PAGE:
Xiaomi’s new quadruped CyberDog2 a no-show at product launch

Some observers are less optimistic. Despite the hype of Xiaomi, a few commentators said the gadget is still at least "a decade" behind Boston Dynamics's iconic robot dog Spot.

China’s smartphone and AIoT giant Xiaomi introduced its second-generation robot dog CyberDog2 at a new product launch yesterday evening in Beijing, representing a new milestone in the company’s endeavor to tap into robotics and embodied AI.

Nonetheless, contrary to expectations, Lei Jun, founder, chairman and CEO of the internet titan, only presented the audience with a video clip of the quadruped, a successor to its CyberDog, at the China National Convention Center in Beijing.

A no-show

Unlike in 2021 when CyberDog made its debut, this time around the four-legged robot, which carries a price tag of 12,999 yuan (US$1,787.36), did not prance onstage to wow the audience.

According to Xiaomi, CyberDog2 comes with 12 CyberGear new-generation micro-sized motors developed in-house by Xiaomi.

They generate a stronger torque necessary to dynamic responses and locomotion, as well as support a wider range of movement, especially fine movement.

Notably, CyberGear will also be made available at 499 yuan via Xiaomi’s self-operated e-commerce channels.

From clumsiness to agility

Xiaomi said the quadruped can do successive forward or reverse somersaults, keep its balance on a skateboard and even bow with its paws held together.

These stunts contrast sharply with some quadrupeds in the market that are an object of ridicule for being maladroit.

The secret to upgraded motion control abilities lies partly in the hardware components the legged canine is equipped with.

It has 19 sensors across its body, spanning functions such as image recognition, distance sensing, sound recognition and tactile perception.

These components allow the quadruped to better sense and adapt to the environment.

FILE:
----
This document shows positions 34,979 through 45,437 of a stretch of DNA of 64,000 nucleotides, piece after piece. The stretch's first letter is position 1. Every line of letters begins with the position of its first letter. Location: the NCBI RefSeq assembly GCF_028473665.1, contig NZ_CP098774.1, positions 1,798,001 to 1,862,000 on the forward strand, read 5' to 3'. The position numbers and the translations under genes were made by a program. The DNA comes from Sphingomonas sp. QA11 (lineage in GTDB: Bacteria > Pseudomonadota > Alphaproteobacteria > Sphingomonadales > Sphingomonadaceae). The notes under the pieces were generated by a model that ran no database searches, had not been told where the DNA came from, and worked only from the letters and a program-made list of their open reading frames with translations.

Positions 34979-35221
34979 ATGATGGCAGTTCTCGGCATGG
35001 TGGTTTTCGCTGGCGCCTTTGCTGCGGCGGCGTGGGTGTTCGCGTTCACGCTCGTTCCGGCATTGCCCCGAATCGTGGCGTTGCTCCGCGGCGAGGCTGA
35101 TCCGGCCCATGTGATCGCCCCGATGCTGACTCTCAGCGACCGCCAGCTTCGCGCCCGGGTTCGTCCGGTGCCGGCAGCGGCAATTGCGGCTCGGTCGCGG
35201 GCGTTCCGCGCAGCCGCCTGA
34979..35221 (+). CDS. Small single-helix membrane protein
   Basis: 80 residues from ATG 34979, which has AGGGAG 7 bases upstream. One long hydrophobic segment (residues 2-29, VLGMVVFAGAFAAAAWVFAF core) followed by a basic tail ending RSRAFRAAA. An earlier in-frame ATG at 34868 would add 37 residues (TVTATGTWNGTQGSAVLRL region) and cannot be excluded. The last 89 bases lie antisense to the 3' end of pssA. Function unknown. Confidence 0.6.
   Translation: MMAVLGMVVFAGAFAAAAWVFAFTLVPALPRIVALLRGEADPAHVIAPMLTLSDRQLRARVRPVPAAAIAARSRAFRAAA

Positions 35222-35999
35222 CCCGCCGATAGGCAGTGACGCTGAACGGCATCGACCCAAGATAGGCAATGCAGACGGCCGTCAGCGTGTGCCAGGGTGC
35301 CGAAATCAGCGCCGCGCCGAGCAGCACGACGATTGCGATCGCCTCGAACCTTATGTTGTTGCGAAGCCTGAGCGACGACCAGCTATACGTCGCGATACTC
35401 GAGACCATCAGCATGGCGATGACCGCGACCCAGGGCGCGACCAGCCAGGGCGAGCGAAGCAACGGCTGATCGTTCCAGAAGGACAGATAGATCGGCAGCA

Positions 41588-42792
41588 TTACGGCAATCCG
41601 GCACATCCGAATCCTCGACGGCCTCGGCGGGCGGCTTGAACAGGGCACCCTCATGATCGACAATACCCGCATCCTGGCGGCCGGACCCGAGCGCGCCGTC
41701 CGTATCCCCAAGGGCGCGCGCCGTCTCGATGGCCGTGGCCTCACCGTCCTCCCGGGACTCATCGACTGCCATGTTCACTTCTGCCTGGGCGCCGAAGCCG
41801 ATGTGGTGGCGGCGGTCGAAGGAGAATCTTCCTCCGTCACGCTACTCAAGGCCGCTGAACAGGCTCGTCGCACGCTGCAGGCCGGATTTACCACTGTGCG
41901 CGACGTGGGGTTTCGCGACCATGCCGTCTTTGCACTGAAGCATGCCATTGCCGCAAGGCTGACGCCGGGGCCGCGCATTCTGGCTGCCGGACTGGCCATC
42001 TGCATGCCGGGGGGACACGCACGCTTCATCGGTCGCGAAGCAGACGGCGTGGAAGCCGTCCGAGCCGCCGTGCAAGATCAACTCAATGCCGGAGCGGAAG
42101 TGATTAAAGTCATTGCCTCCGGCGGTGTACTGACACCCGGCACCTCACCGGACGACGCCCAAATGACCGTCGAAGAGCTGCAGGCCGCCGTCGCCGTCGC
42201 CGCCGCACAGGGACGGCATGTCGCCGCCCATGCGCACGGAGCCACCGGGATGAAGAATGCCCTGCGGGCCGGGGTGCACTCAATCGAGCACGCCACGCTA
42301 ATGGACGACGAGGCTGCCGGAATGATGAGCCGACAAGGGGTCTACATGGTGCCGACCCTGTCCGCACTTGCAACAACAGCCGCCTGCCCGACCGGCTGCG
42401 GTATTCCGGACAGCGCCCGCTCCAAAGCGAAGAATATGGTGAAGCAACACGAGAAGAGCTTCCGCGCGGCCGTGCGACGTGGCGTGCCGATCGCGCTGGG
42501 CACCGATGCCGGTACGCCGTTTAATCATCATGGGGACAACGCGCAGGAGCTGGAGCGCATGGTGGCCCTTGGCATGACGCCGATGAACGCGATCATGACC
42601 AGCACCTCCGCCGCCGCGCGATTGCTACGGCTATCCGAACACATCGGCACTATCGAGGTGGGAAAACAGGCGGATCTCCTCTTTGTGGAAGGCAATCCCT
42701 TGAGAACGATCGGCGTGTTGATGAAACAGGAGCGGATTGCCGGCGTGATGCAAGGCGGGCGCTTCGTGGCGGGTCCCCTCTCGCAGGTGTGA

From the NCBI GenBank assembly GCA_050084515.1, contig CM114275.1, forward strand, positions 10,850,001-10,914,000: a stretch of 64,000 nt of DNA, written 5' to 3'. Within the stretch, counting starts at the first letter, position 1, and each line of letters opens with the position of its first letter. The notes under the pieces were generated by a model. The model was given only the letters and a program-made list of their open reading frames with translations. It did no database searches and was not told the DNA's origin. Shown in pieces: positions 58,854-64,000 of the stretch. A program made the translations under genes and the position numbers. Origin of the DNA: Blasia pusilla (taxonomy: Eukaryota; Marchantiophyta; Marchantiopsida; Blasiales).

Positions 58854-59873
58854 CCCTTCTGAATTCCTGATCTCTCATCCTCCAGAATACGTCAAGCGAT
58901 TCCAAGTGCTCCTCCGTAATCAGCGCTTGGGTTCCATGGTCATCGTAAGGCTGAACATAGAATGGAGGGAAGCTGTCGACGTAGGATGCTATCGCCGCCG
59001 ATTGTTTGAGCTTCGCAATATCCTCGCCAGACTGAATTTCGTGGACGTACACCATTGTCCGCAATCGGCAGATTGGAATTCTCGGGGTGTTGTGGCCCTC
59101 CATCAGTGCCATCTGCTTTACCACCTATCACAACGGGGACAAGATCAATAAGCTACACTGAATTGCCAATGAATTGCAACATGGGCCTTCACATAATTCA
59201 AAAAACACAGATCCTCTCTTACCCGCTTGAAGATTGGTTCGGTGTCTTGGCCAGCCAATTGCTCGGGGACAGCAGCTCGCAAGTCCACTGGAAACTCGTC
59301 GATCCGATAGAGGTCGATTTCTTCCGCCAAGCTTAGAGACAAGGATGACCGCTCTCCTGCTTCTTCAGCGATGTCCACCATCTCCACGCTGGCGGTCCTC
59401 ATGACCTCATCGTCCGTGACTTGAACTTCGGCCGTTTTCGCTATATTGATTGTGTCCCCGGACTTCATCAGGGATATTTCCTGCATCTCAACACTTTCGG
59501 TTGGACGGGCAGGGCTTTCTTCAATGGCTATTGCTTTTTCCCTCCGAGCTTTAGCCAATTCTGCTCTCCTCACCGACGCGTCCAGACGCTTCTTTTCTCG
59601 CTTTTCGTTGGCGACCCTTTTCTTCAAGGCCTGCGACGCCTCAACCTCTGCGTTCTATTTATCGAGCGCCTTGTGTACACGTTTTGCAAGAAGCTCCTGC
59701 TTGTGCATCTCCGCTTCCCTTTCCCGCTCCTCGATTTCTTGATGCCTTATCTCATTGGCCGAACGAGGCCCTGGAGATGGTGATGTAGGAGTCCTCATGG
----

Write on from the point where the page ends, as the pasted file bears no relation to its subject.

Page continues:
Lei also revealed that the CyberDog2 is connectible to Xiaomi’s smart AI speaker, meaning that the legged device can be made to follow voice commands.

In terms of appearance, Xiaomi engineers have taken a step further in their embrace of a bionic design.

CyberDog2 bears a resemblance to a Doberman in its head, limbs and waist, a structure they say is an essential representation of real biological features in nature.

Compared to its predecessor, the new contraption is smaller by 16% and weighs nearly 40% less thanks to a series of hardware and software iterations.

Open-source for developers

These upgrades are partly a result of AI-driven deep learning based on imitations of 30,000 canines, Lei stated.

Xiaomi said these specs combine to make the gadget akin to a real small-sized dog.

What’s more, nine parts of a CyberDog2’s husk are replaceable with 3D-printed parts. This enables the users to customize the dog’s appearance to their own liking.

Lei said Xiaomi will open-source CyberDog2 to global Xiaomi fans and geeks, allowing them to develop more features and functions based on its platform.

Lei said the quadruped is targeted at developers with programming experience rather than ordinary consumers.

Jeers and suggestion

Some observers are less optimistic. Despite the hype of Xiaomi, a few commentators said the gadget is still at least “a decade” behind Boston Dynamics’s iconic robot dog Spot.

“Spot is like a 3-year-old adult dog, Xiaomi’s is more like a 15-year-old. Xiaomi leads Boston Dynamics by 12 years!” read a sarcastic top-voted post on IT Home, an IT news portal.

Application scenarios are also elusive or at least vague for the contraption, other commentators pointed out.

A possible use case for CyberDog2 is to provide a platform for Xiaomi engineers to further optimize its AI algorithms and try hardware like lidar and 3D camera, read another post on IT Home.

They are key to autonomous driving, a segment Xiaomi has bet big on.

Xiaomi previously announced its foray into carmaking but has yet to release tangible results like a prototype.

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Ni Tao

Ni Tao is the founder and editor-in-chief of cnrobopedia. Prior to cnrobopedia, he had a full decade of experience with a major state-run English-language newspaper as a tech reporter and opinion writer. He is also a communications specialist, having provided consultancy services to established firms like Siemens, Philips, ABinBev, Diageo, Trip.com Group (Nasdaq: TCOM, HK: 9961), Jianpu Technology (NYSE: JT) and a handful of domestic startups. A graduate of Fudan University, he writes widely about China's business and tech scenes and other topics for global publications including South China Morning Post, SupChina, The Diplomat, CGTN, Banking Technology, among others, and tries to impart his experience to students at Fudan University Journalism School, where he is a part-time lecturer. When he's not writing about robotics, you can expect him to be on his beloved Yanagisawa saxophones, trying to play some jazz riffs, often in vain and occasionally against the protests of an angry neighbor. Get in touch with him by dropping a line at nitao0927@gmail.com.

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